|Publication number||US5233931 A|
|Application number||US 07/855,506|
|Publication date||Aug 10, 1993|
|Filing date||Mar 20, 1992|
|Priority date||Mar 20, 1992|
|Publication number||07855506, 855506, US 5233931 A, US 5233931A, US-A-5233931, US5233931 A, US5233931A|
|Inventors||Donald E. McCorkle, Jr.|
|Original Assignee||The Edinborough Company|
|Export Citation||BiBTeX, EndNote, RefMan|
|Patent Citations (5), Referenced by (31), Classifications (22), Legal Events (5)|
|External Links: USPTO, USPTO Assignment, Espacenet|
This invention relates to the art of trays which are used for the transport of merchandise. The invention finds particular utility when used for transport and display of plants.
It is known to provide a skid for the transport of articles. The articles are typically placed on the skid, and the skid is moved about with the articles on it by a variety of means, such as by a known fork lift. It is also known to place articles in a tray or box and to move the articles by transporting the box.
It is also known to display plants for sale, such as balled plants, container plants, or the like, on a number of vertically arranged, horizontal shelves. The plants in this situation must be placed on the shelves individually, even though they may have been transported from the nursery to the retail outlet on skids, or the like.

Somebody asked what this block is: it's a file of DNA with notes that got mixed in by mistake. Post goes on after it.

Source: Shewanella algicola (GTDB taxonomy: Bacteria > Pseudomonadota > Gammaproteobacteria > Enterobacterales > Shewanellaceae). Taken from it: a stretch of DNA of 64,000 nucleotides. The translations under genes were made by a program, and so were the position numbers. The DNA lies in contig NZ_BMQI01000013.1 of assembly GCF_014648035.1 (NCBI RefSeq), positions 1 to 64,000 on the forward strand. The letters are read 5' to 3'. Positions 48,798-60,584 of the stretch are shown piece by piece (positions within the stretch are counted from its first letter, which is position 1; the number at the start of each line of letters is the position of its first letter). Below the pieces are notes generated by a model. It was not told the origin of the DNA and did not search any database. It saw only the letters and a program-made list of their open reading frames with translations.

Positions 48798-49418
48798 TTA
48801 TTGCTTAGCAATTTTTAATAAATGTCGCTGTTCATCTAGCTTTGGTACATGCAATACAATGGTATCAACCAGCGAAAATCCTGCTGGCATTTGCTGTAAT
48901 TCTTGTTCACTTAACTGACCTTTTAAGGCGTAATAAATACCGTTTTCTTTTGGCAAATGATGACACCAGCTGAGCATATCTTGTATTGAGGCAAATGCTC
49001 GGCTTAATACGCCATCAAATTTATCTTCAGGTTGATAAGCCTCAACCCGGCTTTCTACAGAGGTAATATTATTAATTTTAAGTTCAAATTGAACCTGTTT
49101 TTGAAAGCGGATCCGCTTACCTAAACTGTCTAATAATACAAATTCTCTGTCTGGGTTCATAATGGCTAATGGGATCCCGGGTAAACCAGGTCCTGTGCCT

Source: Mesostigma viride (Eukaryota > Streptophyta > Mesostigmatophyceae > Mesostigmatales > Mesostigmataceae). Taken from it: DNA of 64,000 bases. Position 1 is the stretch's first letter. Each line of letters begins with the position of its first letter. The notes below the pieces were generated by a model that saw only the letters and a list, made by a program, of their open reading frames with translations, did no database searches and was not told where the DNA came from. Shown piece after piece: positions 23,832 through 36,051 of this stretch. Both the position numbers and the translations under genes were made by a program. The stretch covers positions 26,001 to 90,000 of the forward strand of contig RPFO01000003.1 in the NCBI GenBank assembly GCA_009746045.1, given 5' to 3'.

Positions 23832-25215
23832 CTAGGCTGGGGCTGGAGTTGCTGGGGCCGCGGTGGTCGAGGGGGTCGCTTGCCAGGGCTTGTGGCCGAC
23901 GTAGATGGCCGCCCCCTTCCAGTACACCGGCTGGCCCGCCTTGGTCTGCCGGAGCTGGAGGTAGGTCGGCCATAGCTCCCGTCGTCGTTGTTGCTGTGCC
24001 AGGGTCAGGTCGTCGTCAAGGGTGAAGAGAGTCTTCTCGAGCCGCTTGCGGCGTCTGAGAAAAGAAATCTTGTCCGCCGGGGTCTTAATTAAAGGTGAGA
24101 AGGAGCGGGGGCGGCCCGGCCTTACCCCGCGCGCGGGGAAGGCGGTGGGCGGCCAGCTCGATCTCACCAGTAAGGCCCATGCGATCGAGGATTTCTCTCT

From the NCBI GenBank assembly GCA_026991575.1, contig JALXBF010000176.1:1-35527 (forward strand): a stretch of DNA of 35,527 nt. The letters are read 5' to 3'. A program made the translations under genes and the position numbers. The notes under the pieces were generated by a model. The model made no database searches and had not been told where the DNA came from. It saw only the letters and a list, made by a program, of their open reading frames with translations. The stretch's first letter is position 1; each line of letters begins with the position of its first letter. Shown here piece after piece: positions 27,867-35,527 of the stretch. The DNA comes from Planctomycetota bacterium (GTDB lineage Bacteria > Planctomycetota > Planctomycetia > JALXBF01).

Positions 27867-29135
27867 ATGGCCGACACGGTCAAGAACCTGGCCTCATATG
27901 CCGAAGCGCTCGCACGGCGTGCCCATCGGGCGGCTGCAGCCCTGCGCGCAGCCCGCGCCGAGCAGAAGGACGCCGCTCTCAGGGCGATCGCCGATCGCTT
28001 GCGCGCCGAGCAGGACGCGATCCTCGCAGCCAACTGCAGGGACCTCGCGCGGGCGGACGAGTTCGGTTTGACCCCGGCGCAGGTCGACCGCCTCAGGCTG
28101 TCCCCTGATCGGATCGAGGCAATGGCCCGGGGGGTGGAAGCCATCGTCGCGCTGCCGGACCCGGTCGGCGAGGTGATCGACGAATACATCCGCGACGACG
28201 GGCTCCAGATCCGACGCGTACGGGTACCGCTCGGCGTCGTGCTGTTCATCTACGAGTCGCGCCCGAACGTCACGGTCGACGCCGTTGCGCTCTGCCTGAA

Known arrangements for supporting plants, or the like are shown in U.S. Pat. Nos. 3,118,249 (Bard et al.), 4,045,911 (Ware), 4,191,112 (Maldonado), and 4,276,720 (Lyon).
The prior art techniques for transporting and displaying a variety of items is inefficient, and hence, costly. For example, the transport and display of balled plants and container plants is typically accomplished by hand loading the plants onto skids at the nursery and transporting the skids to the retail outlet by truck. The plants are then transferred by hand from the skids to display shelves.
In accordance with the invention, a tray is provided which permits both transport and display of the plants. The tray is preferably one of a group of similar trays capable of being stacked during both transport and display, and the trays are easily loaded or unloaded by a machine, preferably a forklift.